Culture collections (CCs) are organizations that mainly collect strains of microorganisms to stably preserve or maintain them and distribute them to users. There are 23 CCs in Japan ; these are mainly established in universities and national institutes, and contain a total of 411 183 strains of preserved microorganisms (191 692 bacteria, 50 799 yeasts, 49 380 fungi and others), accounting for 20 % of strains preserved in CCs around the world. CCs also store information on their microorganism collections (species, location and origin of isolation, and growth conditions) in databases. These primary data for the identification of strains are open to the public via the Internet, and users can retrieve the data using searching systems offered by the CCs instead of using paper-based catalogs. In CCs, deposited microorganisms are cultured and, depending on the microbial group, freeze-drying or other freezing methods are used to prepare the microorganisms for distribution. At regular intervals, survival tests are carried out to check the quality of the preparations. In addition, CCs offer services other than distribution of their collections, such as e-mail newsletters, workshops on the handling of microorganisms, booklets on the microorganisms, and safety-deposit services for users’ collections.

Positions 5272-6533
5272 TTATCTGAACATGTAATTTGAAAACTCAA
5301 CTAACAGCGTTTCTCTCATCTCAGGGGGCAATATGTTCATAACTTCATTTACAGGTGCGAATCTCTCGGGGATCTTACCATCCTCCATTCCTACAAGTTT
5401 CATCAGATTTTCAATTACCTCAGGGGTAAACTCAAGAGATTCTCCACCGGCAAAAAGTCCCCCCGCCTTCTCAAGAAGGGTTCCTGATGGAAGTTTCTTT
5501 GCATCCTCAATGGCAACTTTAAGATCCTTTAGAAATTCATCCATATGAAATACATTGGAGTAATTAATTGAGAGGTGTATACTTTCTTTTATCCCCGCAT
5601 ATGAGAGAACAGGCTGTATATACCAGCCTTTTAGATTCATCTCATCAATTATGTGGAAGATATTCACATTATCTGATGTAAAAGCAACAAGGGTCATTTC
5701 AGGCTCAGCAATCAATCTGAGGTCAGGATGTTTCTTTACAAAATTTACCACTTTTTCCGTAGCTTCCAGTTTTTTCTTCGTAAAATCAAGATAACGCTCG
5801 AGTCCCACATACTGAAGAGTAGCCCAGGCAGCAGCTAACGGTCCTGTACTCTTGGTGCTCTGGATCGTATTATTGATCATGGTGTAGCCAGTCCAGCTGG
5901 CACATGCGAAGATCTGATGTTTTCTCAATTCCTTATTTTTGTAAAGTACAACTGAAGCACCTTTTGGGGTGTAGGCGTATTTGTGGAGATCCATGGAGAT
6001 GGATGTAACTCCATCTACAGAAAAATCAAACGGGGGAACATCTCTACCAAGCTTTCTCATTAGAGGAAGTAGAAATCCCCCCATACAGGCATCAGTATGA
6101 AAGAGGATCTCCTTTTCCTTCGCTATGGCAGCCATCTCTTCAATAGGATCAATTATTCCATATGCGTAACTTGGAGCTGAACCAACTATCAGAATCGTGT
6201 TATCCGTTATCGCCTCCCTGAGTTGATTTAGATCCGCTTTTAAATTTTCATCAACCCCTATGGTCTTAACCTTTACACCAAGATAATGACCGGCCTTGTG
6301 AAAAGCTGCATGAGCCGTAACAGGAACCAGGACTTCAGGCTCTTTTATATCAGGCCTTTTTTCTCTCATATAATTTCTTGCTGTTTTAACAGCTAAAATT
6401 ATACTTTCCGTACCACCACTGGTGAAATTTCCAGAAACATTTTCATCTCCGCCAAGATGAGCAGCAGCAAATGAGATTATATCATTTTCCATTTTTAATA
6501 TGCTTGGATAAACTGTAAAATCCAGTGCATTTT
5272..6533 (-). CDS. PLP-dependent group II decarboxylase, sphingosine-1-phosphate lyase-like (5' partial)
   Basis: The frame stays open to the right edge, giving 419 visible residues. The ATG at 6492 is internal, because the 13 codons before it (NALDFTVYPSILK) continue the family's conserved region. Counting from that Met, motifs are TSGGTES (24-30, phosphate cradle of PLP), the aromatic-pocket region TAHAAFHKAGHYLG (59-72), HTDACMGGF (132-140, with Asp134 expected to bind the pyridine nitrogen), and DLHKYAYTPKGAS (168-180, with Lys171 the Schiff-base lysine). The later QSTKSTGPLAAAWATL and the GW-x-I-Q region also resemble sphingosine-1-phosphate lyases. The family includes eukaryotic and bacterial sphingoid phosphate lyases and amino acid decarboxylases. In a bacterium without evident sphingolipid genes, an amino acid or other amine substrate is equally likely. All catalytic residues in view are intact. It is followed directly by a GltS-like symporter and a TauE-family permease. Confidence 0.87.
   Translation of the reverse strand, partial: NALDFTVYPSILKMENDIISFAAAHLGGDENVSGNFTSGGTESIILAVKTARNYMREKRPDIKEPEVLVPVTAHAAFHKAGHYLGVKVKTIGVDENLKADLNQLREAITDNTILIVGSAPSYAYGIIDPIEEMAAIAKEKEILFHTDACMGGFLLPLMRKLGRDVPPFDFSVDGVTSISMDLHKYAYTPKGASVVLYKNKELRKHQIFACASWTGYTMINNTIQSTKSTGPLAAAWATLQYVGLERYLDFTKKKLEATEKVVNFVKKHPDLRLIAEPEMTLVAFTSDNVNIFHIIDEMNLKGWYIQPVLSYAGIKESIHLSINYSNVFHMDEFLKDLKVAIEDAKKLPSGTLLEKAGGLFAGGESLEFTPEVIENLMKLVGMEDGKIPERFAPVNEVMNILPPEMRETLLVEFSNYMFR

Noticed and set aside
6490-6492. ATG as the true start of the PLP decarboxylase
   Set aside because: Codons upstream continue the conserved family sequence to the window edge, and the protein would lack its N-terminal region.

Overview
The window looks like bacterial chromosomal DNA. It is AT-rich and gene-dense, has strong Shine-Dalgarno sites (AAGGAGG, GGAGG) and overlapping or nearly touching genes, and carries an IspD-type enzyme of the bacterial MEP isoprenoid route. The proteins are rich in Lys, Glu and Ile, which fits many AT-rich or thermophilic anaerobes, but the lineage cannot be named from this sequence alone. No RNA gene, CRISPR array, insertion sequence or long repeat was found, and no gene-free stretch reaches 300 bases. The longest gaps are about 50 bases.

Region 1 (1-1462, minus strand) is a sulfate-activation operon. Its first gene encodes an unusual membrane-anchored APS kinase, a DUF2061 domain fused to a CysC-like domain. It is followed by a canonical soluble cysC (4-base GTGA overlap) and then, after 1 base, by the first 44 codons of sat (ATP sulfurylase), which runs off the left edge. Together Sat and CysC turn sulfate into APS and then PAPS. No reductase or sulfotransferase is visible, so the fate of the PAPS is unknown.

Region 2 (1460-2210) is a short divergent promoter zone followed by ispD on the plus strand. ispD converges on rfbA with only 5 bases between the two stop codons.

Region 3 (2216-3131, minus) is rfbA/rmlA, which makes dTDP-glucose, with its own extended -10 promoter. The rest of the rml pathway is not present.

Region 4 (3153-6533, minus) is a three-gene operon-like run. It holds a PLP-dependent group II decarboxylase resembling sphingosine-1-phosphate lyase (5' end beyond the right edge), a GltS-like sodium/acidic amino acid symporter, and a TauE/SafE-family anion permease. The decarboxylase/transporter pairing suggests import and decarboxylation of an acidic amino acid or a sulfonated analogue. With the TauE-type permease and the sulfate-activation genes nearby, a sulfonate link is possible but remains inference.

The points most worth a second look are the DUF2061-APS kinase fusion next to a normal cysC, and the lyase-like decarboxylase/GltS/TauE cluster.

Whole wheat flour is rich in dietary fiber, vitamins and minerals when compared with commercial flour lacking bran and germ. However, whole wheat flour prepared by conventional milling contains roughly ground bran and causes elastic deformation of the gluten membrane and degradation of bread quality. Cleaning of the wheat seed coat is an important step in the process of preparing hygienic whole wheat flour. It is also important to prepare fine scratches on the seed coat in order to finely pulverize the bran. Milling of wheat grain was carried out using a stainless steel mortar developed by NFRI, and this enabled the preparation of whole wheat flour with finely pulverized wheat bran. Bread products made from fresh ground whole wheat flour showed high quality with superior flavor. In this study, we outline the novel surface treatment technology used to prepare hygienic whole wheat flour with finely pulverized wheat bran, and the techniques for producing high-quality whole wheat bread from the noodle wheat “Kitahonami”.